Reducing the Number of People with Mental Illnesses in Jail

Six Questions County Leaders Need to Ask
by Risë Haneberg, Dr. Tony Fabelo, Dr. Fred Osher, and Michael Thompson

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Not long ago the observation that the Los Angeles County Jail serves more people with mental illnesses than any single mental health facility in the United States elicited gasps among elected officials. Today, most county leaders are quick to point out that the large number of people with mental illnesses in their jails is nothing short of a public health crisis, and doing something about it is a top priority.

Over the past decade, police, judges, corrections administrators, public defenders, prosecutors, community-based service providers, and advocates have mobilized to better respond to people with mental illnesses. Most large urban counties, and many smaller counties, have created specialized police response programs, established programs to divert people with mental illnesses charged with low-level crimes from the justice system, launched specialized courts to meet the unique needs of defendants with mental illnesses, and embedded mental health professionals in the jail to improve the likelihood that people with mental illnesses are connected to community-based services.

Despite these tremendous efforts, the problem persists. By some measures, it is more acute today than it was ten years ago, as counties report a greater number of people with mental illnesses in local jails than ever before. Why? After reviewing a growing body of research about the characteristics of people with mental illnesses who are in contact with local criminal justice systems; analyzing millions of individual arrest, jail, and behavioral health records in a cross-section of counties across the United States; examining initiatives designed to improve outcomes for this population; and meeting with countless people
who work in local justice and behavioral health systems, as well as people with mental illnesses and their families, the authors of this brief offer four reasons why efforts to date have not had the impact counties are desperate to see:

There are insufficient data to identify the target population and to inform efforts to develop a system-wide response. New initiatives are frequently designed and launched after considerable discussion but without sufficient local data. Data that establish a baseline in a jurisdiction—such as the number of people with mental illnesses currently booked into jail and their length of stay once incarcerated, their connection to treatment, and their rate of rearrest—inform a plan’s design and maximize its impact. Furthermore, eligibility criteria are frequently established for diversion programs without the data that would show how many people actually meet these criteria. As a result, county leaders subsequently find themselves disappointed by the impact of their initiative. Counties that recognize the importance of using this data to plan their effort often find the data they need do not exist. It is rare to find a county that effectively and systematically collects information about the mental health and substance use treatment needs of each person booked into the jail, and records this information so it can be analyzed at a system level.

Program design and implementation is not evidence based. Research that is emerging on the subject of people with mental illnesses in the justice system demonstrates that it is not just a person’s untreated mental illness but also co-occurring substance use disorders and criminogenic risk factors that contribute to his or her involvement in the justice system. Programs that treat only a person’s mental illness and/or substance use disorder but do not address other factors that contribute to the likelihood of a person reoffending are unlikely to have much of an impact. Further, intensive supervision and limited treatment resources are often not targeted to the people who will benefit most from them, and community-based behavioral health care providers are rarely familiar with (or skilled in delivering) the approaches that need to be integrated into their treatment models to reduce the likelihood of someone reoffending.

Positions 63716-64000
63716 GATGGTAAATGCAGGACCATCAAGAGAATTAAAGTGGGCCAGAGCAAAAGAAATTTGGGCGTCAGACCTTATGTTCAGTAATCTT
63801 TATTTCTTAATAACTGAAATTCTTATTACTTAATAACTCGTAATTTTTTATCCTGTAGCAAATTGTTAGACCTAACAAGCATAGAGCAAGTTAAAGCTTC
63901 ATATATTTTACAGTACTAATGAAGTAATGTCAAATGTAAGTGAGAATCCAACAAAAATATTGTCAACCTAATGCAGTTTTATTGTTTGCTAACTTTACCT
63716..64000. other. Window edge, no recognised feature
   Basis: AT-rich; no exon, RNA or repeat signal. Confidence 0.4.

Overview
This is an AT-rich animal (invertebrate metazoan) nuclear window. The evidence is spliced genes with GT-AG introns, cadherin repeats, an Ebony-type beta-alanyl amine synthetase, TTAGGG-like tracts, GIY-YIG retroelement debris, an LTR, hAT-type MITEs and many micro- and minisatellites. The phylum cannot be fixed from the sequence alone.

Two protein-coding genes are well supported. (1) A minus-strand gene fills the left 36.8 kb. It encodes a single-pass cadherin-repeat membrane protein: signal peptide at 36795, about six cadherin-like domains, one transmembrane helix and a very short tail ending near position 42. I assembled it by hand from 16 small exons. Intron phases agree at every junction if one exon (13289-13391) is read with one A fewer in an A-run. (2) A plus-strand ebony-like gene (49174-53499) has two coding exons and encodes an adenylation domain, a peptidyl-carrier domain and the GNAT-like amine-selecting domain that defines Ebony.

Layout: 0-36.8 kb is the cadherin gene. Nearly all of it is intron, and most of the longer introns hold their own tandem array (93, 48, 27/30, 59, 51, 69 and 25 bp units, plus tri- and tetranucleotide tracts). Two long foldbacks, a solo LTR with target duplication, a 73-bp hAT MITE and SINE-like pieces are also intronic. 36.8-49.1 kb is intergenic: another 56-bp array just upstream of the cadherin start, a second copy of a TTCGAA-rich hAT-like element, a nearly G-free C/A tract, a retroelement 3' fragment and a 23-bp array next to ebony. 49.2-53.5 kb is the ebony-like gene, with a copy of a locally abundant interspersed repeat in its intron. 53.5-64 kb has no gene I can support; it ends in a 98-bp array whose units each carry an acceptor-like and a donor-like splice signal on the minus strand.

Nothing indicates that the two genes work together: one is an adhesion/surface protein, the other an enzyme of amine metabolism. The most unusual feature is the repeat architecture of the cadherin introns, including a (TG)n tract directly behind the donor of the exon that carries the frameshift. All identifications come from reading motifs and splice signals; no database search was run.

The initiative is small in scale. Due to scarce resources, diversion programs or improvements to reentry planning are frequently launched as pilots, rarely taken to scale, and as a result unable to serve many of the people who would be eligible for them. And community-based treatment and other supports are frequently stretched so thin that they are only able to reach a small fraction of the people who need them.

The impact of the initiative is not tracked. County leaders making a significant investment in community-based services and supervision for people with mental illnesses should know what impact that investment has had on these four key measures: reducing the number of people with mental illnesses booked into jail, reducing the length of time people with mental illnesses remain in jail, increasing connections to treatment, and reducing recidivism. But few counties have benchmarked these numbers, and capacity to collect and analyze data is so limited that many county leaders are unable to get data on how many people received treatment and other services or how many people completed a program. Without outcome data, however, it is hard for the people who administer programs and services to focus on clear targets. Similarly, it is hard for county leaders to hold program administrators accountable for desired results.

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